Screenwriter Ehren Kruger is known for using existing Transformers stories as inspirations for his scripts. Dark of the Moon was loosely (very loosely) based on two multi-part episodes from the original series, “The Ultimate Doom” and “Megatron’s Master Plan”. It also included nods from other stories, from The Xantium spaceship to Megatron sitting on Abraham Lincoln’s chair to Sentinel Prime being a dick. So it may come as no surprise to see a more recent Transformers character, Drift, be adapted to film.

What is surprising, however, is that while Drift doesn’t have tons of backstory, the background he does have is interesting, and we have thus far only seen him in the far background of a few frames in one of the trailers. Blink, and you’ll miss him. It is almost like he doesn’t exist, but you don’t hire an actor of Ken Watanabe’s caliber to voice a nobody. And you don’t choose a character like Drift unless you’re going to tap into the background that makes him unique from most other Autobots.

Heroic Autobot Drift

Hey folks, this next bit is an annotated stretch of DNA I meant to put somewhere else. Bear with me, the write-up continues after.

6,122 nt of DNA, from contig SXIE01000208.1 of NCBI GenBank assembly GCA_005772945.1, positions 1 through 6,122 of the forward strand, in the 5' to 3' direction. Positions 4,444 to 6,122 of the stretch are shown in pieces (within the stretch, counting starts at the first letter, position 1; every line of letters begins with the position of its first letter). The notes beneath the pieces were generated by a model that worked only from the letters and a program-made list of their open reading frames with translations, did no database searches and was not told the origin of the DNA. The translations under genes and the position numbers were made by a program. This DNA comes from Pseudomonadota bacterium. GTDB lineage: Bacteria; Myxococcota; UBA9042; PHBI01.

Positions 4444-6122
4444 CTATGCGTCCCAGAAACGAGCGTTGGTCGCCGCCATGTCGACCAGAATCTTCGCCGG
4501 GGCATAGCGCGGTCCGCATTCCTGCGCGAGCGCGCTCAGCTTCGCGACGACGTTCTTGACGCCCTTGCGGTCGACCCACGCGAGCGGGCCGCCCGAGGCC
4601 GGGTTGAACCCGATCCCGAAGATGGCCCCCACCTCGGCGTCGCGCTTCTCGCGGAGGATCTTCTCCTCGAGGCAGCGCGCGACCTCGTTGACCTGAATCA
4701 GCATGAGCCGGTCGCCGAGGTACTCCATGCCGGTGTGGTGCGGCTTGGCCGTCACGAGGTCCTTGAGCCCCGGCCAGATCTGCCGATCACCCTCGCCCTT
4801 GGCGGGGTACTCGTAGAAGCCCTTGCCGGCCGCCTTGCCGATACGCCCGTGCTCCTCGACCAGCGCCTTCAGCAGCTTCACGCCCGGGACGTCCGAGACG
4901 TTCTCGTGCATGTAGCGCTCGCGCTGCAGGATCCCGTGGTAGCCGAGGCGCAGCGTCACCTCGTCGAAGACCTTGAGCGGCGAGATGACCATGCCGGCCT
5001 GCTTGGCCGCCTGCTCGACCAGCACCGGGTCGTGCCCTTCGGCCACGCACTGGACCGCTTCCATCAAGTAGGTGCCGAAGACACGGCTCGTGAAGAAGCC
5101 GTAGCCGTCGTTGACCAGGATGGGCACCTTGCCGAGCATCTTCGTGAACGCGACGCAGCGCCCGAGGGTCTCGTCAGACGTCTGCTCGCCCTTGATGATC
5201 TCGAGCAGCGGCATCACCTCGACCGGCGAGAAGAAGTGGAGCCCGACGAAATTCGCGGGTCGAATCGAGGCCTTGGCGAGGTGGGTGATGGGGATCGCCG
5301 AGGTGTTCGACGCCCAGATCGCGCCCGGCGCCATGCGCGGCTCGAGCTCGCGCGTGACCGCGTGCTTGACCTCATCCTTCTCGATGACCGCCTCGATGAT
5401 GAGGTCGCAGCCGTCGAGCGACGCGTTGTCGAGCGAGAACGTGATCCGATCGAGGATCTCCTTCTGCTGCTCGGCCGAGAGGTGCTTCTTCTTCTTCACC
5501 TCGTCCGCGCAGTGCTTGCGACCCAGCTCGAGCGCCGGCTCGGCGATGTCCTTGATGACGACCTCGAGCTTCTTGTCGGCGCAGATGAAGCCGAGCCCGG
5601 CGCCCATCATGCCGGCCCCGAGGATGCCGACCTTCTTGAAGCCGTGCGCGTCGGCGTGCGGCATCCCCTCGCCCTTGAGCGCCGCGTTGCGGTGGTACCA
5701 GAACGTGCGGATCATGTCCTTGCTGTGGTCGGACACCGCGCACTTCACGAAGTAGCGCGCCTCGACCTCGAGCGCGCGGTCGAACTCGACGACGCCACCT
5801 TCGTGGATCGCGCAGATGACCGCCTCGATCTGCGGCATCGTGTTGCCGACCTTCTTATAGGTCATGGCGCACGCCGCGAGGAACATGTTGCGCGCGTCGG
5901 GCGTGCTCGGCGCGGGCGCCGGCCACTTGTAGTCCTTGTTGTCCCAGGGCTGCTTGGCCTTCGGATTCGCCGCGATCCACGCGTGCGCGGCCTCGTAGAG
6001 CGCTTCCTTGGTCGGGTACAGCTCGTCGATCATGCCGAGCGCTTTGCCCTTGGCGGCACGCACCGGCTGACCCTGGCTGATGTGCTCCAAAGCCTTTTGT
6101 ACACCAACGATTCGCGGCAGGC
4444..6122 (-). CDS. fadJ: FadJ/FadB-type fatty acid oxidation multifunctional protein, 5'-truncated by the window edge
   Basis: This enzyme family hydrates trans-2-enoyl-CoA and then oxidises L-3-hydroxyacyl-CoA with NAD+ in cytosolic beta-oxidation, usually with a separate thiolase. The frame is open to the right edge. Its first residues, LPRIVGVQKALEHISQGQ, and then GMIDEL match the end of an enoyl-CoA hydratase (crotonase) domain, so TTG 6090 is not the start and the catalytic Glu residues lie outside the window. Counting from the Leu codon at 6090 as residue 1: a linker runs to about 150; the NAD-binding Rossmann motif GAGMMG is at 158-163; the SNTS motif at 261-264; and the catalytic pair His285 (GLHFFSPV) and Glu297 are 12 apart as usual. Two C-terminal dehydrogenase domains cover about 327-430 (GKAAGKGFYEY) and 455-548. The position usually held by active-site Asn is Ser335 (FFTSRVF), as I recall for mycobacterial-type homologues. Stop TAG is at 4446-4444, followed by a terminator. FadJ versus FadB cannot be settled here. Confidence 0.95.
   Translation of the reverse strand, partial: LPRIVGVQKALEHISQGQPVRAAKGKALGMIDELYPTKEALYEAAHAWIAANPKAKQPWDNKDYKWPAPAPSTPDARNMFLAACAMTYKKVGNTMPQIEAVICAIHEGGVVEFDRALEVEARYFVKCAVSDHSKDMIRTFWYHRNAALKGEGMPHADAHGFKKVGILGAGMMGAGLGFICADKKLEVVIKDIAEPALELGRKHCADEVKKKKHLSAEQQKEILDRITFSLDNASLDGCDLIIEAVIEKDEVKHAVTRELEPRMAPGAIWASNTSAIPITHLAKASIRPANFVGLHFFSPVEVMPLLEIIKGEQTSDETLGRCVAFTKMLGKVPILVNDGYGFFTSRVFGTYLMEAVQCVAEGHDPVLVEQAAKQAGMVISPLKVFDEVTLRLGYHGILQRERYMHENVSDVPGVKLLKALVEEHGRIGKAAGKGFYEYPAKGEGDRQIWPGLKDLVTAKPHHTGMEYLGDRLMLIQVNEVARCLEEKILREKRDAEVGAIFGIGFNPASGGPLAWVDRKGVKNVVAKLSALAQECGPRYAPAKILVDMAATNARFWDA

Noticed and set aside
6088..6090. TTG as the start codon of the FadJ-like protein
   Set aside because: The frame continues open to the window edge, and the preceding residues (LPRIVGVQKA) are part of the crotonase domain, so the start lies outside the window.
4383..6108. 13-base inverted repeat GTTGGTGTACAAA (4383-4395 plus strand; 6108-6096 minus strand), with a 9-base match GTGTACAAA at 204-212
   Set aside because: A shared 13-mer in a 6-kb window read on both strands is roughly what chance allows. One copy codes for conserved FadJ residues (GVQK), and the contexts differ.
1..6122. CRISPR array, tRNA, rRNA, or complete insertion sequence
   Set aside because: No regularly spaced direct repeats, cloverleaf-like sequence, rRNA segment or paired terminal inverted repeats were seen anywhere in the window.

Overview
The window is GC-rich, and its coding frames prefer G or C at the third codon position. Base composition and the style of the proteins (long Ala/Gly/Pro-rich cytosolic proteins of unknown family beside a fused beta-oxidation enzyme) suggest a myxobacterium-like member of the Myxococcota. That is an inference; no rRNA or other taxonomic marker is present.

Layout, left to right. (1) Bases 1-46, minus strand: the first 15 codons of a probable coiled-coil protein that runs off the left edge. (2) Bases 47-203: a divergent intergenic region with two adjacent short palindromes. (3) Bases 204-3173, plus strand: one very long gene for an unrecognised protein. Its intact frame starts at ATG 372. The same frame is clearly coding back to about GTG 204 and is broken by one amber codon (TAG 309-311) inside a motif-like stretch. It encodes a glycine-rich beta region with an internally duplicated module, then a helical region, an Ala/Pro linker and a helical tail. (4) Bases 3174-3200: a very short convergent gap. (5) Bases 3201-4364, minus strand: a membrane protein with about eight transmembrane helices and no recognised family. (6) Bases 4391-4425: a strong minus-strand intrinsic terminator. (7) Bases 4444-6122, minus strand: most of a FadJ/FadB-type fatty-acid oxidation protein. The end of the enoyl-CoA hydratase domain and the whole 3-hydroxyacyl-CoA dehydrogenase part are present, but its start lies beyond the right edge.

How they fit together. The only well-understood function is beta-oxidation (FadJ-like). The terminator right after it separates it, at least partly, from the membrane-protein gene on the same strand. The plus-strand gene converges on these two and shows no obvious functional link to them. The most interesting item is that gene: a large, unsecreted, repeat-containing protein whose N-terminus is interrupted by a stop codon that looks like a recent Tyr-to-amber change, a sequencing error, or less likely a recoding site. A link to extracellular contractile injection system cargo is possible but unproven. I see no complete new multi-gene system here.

Heroic Autobot Drift Being Heroic

Who is Drift? An Autobot who used to be a Decepticon. An unapologetic, mass-murdering Decepticon with lots of swords to stab Autobots with. Drift has killed many of Optimus Prime’s friends, and considering Prime’s penchant in film continuity for taking the faces of his enemies, having Drift as one of his allies is curious. How did Drift become an Autobot? In 2010’s Transformers: Drift published by IDW Publishing, he crashed on a distant planet and encountered the Circle of Light, Transformer scientists and scholars who left the Cybertronian war ages ago and showed Drift the way of peace. In that story, Drift was hunted by a bounty hunter hired by Megatron, who looked to obtain the secrets and power of the Circle of Light. That bounty hunter’s name?


The main villain of Age of Extinction.